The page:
We took our new 3-month-old on a trip to the East Coast along with the rest of the family, to visit Maine again and attend my cousin’s wedding in Rhode Island. It was solidified, we were going to make it happen. We were going to move to Maine. We started thinking about dates, what made sense, what didn’t, what we wanted to see on our journey, and what it would be like traveling with two young kids for as long as the trip would take. The last of this list is where I found a severe lack of information from others who had done the same. Pinterest has lots of great lists for moving, and a lot of great lists for road trip activities for kids, but not all that much information on what it would be like to be without a home for a month.  So here I am, to share our experience with anyone who needs to, or wants to hear it.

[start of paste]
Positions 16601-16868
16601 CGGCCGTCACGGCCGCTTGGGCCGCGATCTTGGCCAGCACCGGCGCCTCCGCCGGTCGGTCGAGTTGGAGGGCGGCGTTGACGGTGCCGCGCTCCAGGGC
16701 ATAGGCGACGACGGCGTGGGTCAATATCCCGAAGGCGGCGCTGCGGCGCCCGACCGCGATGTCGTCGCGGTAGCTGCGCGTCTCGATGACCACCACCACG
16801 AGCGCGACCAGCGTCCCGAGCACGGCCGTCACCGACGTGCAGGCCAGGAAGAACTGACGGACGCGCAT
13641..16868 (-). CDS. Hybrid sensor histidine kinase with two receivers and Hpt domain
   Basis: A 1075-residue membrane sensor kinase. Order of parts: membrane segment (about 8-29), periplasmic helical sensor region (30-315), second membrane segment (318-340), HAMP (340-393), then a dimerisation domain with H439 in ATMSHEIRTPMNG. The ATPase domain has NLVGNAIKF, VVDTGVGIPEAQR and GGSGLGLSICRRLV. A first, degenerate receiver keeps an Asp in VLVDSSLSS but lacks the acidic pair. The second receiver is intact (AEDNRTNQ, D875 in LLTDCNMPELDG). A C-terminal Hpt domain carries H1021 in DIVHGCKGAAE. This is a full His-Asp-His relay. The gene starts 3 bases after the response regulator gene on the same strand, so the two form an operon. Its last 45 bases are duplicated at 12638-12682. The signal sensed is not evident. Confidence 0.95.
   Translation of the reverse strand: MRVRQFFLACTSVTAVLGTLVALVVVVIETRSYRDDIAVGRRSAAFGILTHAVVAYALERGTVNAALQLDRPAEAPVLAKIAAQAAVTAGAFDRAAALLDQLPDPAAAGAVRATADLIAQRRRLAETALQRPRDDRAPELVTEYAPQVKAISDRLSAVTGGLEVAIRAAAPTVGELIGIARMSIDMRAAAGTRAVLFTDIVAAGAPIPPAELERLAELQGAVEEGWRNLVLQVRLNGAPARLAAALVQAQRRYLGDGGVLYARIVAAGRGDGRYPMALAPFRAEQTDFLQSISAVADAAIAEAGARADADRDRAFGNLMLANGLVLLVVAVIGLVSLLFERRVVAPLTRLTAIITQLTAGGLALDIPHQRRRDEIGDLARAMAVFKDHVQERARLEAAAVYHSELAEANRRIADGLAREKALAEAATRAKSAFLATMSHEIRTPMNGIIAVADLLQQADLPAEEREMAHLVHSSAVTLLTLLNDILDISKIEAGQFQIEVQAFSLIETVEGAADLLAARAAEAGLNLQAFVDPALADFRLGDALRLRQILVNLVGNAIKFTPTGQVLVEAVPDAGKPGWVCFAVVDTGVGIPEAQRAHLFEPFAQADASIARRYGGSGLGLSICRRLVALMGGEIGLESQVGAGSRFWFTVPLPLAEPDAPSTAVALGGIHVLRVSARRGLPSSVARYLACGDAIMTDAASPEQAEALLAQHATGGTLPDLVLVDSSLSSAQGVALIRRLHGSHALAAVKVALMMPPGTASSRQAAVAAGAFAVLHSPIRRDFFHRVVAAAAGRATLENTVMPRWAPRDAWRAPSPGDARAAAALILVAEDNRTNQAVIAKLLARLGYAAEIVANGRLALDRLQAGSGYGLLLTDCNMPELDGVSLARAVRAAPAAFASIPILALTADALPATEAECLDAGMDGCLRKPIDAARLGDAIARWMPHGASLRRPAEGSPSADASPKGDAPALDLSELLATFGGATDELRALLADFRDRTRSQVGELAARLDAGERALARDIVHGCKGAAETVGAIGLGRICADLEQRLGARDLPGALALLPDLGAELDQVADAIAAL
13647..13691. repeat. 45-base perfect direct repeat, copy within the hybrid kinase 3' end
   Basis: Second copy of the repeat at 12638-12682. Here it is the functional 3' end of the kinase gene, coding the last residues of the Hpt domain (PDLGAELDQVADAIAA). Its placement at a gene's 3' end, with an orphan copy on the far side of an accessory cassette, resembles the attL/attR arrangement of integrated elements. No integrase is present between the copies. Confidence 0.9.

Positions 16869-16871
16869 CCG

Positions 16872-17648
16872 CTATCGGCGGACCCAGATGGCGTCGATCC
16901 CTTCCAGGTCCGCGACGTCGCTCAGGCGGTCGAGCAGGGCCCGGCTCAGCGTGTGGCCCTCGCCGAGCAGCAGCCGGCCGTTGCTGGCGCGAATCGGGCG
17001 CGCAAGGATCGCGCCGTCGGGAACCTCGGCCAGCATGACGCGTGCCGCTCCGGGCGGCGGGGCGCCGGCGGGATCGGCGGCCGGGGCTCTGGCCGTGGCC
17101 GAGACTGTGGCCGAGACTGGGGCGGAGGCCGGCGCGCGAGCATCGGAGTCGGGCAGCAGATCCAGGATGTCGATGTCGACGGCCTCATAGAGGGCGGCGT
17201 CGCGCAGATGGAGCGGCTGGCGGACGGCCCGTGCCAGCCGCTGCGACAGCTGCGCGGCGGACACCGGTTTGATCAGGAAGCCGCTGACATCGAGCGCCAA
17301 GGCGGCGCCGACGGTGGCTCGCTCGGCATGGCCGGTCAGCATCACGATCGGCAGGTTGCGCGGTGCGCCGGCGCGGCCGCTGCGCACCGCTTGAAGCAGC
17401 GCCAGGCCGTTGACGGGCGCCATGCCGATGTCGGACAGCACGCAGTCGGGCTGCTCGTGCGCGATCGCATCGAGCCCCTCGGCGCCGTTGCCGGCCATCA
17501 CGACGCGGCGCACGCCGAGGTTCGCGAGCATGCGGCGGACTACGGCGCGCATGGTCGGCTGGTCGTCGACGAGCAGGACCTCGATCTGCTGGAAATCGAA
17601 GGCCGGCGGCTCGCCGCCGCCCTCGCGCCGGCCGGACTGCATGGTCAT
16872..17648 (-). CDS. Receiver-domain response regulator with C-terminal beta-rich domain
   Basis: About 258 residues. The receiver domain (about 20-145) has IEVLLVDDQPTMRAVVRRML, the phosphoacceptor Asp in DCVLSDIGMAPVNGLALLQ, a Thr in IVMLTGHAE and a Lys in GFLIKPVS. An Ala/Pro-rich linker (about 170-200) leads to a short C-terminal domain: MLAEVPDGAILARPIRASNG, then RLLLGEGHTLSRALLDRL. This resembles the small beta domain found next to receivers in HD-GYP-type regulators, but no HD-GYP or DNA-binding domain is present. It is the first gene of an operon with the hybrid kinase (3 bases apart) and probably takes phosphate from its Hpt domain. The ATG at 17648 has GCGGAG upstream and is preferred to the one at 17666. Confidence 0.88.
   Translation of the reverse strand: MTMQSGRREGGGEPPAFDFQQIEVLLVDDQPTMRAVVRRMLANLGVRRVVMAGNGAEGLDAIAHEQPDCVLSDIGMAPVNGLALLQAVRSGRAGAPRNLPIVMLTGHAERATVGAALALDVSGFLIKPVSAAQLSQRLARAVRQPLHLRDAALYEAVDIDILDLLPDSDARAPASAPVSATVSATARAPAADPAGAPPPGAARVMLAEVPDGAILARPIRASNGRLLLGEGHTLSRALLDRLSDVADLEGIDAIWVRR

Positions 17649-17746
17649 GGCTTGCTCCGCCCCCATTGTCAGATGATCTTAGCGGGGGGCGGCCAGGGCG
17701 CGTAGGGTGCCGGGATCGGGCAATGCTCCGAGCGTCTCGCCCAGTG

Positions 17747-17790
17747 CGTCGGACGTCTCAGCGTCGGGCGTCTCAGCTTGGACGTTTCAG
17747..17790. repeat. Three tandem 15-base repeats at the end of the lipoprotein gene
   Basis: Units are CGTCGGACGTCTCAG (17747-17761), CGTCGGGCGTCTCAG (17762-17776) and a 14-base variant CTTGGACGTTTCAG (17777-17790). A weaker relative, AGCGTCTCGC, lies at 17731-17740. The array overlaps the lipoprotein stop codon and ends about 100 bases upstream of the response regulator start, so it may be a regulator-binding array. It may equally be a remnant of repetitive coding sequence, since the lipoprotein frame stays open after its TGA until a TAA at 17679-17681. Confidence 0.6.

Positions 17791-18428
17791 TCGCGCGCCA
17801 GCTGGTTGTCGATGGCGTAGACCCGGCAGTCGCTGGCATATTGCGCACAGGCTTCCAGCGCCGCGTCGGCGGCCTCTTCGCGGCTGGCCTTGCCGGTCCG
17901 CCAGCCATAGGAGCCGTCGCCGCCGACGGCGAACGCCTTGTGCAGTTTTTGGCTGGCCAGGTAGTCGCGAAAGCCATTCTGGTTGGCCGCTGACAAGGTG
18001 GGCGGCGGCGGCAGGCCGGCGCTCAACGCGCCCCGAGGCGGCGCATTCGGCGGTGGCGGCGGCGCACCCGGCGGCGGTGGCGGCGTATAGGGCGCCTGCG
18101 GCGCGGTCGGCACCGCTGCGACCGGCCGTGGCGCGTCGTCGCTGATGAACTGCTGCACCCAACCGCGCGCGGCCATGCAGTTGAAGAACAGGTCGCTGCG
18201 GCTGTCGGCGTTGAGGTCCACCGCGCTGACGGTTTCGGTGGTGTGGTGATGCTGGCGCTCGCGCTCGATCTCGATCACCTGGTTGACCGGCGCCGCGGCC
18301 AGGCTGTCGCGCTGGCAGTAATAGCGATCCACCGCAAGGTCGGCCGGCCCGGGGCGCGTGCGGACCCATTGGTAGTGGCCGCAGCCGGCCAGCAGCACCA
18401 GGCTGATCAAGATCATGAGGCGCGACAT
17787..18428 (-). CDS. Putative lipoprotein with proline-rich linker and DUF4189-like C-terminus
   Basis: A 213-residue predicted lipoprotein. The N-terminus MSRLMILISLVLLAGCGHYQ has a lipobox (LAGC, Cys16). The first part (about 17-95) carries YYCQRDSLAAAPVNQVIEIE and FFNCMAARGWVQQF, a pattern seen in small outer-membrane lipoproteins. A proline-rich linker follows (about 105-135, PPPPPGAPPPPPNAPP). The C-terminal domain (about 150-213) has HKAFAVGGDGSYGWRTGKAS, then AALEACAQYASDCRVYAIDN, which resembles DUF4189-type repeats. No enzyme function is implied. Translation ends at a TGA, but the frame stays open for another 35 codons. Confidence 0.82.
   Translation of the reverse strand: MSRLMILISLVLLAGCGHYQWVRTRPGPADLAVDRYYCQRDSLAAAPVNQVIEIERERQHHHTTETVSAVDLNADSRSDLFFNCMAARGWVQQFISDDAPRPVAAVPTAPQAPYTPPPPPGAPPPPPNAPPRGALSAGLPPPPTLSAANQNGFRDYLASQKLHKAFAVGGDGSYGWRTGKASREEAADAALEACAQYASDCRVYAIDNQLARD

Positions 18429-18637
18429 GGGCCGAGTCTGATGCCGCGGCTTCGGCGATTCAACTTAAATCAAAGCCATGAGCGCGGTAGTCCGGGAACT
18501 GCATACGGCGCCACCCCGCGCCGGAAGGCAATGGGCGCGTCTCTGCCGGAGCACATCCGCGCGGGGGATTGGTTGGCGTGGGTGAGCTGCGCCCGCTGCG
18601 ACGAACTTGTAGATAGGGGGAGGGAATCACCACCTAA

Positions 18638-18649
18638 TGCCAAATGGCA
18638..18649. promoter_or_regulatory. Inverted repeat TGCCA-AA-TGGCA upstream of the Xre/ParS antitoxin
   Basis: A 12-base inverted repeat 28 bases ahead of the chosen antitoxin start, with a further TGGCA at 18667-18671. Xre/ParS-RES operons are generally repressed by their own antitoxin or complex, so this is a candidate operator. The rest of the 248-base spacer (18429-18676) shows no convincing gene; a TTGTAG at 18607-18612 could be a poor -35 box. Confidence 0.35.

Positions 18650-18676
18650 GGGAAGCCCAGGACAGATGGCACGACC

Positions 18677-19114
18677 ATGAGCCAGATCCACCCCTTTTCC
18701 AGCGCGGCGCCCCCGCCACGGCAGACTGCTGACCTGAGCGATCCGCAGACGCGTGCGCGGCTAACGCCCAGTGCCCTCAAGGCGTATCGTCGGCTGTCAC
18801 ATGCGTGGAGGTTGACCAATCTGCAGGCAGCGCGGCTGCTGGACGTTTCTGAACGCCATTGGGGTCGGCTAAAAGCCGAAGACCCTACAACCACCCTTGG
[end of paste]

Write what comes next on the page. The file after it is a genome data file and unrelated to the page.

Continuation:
Moving to another state without jobs was a scary thing to do, but almost necessary given our chosen industry. I was not sure that I wanted to stay at the management level, and line level service industry positions are not something you apply for while in another state, plus we did not have a specific timeline and did not want one either as we needed to sell our home to fund our journey.

Once we put our heads down and started working towards our goal, everything fell into place. We broke the news to a lot of our friends and family. Some understood, some did not. It was not easy to explain over and over again that Southern California was not a place that made sense for us to live anymore. It was a lot of work downsizing our belongings, saying goodbye to friends and family and getting our house on the market, but we did it. We sold our home and started our journey across the country.

Next up… How we planned our cross-country trip and what in the heck to bring with you when you won’t technically have a home for a month!


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What to Say When She’s Expecting